Obviously, the event had been stewing inside me for a long time. I wasn't even aware how much I had to say and how I could apply the tale to other thing in my life. It ended up being a piece about people standing up for themselves and the need for justice and also just a look at the dangers of bullying. The story ended up formulating and growing as I wrote it. I just followed where it was ready to take me. To my great surprise, it ended up being one of my most popular pieces ever and I got a horde of emails from people thanking me for it and how it helped them heal over their own pains of childhood. It was never the intention, but I'm glad it ended up having value to readers.

My point is that I never wrote down that story prior to the day I wrote the piece. I'd never really planned to write it. I rarely even think about that day. Yet that moment it came to the surface and it ended up being something that resonated with many people. It was a story that hung around in my brain for decades and waited for the day it could be told.

I like being surprised by the stories that inhabit the space in my head. The creation process is one of the most thrilling and addictive parts of writing. I like the part where I'm wrestling with a work and trying to head-butt it into being something meaningful. It is that joy that stops me from wanting to outline. It is also that process that reminds me that I need to trust that my ideas will come at the moment they're needed.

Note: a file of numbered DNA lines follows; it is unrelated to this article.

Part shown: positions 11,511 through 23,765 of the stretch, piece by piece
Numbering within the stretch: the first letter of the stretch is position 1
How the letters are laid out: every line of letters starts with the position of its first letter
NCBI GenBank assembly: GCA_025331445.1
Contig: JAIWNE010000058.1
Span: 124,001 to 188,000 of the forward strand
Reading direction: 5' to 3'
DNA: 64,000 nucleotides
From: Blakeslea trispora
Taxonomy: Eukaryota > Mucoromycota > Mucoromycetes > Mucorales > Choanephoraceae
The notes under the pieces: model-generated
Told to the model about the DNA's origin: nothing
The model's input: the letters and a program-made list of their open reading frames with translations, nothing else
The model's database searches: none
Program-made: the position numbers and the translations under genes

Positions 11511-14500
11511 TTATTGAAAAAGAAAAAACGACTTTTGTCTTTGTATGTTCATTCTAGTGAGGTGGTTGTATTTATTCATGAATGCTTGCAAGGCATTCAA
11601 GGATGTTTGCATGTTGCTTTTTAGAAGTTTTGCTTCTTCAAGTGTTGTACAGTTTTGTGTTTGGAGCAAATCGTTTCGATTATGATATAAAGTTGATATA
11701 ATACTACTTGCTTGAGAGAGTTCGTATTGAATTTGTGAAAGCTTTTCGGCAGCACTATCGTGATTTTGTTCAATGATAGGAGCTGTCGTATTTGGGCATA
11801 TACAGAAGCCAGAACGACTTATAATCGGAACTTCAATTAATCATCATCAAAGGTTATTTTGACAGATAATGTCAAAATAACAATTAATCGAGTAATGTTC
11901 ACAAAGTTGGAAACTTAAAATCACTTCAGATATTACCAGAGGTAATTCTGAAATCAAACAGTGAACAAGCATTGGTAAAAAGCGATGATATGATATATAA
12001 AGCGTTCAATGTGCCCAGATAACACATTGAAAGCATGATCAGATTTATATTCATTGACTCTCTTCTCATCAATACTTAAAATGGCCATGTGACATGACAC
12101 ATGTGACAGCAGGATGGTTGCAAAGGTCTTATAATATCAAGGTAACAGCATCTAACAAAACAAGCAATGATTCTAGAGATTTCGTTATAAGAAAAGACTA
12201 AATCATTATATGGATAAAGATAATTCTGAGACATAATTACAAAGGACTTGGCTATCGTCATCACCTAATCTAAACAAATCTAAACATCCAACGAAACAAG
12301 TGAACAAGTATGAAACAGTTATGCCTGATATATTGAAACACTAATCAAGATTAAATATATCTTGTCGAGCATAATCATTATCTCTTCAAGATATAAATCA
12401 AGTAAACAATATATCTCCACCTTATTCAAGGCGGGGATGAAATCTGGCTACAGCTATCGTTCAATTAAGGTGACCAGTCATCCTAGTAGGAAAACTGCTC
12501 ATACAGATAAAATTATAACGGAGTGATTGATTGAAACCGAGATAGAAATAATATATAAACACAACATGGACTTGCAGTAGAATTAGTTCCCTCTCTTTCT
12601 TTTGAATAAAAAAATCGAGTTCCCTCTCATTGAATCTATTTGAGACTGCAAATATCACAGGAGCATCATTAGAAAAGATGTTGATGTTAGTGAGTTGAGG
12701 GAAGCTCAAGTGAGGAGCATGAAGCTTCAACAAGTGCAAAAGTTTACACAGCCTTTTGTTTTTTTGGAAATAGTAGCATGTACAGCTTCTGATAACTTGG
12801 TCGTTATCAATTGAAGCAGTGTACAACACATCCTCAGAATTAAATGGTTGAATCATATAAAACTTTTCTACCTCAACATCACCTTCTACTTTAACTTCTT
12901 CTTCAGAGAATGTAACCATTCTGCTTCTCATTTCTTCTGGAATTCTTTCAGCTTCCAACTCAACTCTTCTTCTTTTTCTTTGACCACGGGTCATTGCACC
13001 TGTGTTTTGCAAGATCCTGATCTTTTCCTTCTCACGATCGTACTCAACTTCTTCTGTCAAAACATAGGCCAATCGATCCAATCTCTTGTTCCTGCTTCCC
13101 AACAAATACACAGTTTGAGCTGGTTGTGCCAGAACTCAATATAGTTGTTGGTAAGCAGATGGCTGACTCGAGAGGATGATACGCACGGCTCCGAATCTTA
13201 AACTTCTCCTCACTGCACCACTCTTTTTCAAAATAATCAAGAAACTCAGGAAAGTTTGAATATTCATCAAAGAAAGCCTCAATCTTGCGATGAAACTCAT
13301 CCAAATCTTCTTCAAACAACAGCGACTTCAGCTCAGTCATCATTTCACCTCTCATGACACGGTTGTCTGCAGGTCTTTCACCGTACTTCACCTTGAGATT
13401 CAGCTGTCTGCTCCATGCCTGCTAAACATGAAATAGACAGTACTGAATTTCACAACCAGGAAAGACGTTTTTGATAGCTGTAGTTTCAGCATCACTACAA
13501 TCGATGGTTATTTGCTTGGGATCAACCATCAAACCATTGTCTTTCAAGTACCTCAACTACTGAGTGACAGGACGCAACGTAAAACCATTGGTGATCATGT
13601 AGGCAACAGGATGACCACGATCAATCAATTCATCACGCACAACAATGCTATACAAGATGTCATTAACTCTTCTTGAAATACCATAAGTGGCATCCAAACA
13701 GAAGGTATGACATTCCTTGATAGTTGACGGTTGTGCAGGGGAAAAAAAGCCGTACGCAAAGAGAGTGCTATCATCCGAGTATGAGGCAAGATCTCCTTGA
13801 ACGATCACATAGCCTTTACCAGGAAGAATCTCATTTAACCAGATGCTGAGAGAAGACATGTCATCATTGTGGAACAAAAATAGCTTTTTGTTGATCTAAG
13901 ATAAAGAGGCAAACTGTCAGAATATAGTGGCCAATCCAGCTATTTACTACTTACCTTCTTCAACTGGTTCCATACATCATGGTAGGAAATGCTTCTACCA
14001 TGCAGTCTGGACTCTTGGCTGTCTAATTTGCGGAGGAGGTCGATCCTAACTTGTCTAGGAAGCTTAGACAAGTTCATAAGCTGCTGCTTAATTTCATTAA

Back when I was writing my Dad's Eye View column, I wanted to make sure I captured as many of the stories and events in Everett's new life. I actually ended up not ever writing down an idea or really planning anything out. It just so happened that every time the deadline was approaching and I needed something written that I was always able to recall something worth spouting about. One of my most popular columns was the one where I allowed "Everett to write it." I'd never planned on doing an Everett as a writer piece. I'm not sure what my original plan was when I started writing it. I just remember that when I started smashing the fingers to the keyboard that I suddenly realized this tale may be more exciting from a baby's perspective. So that is what I did. From my experience, creativity isn't forced, but rather comes naturally.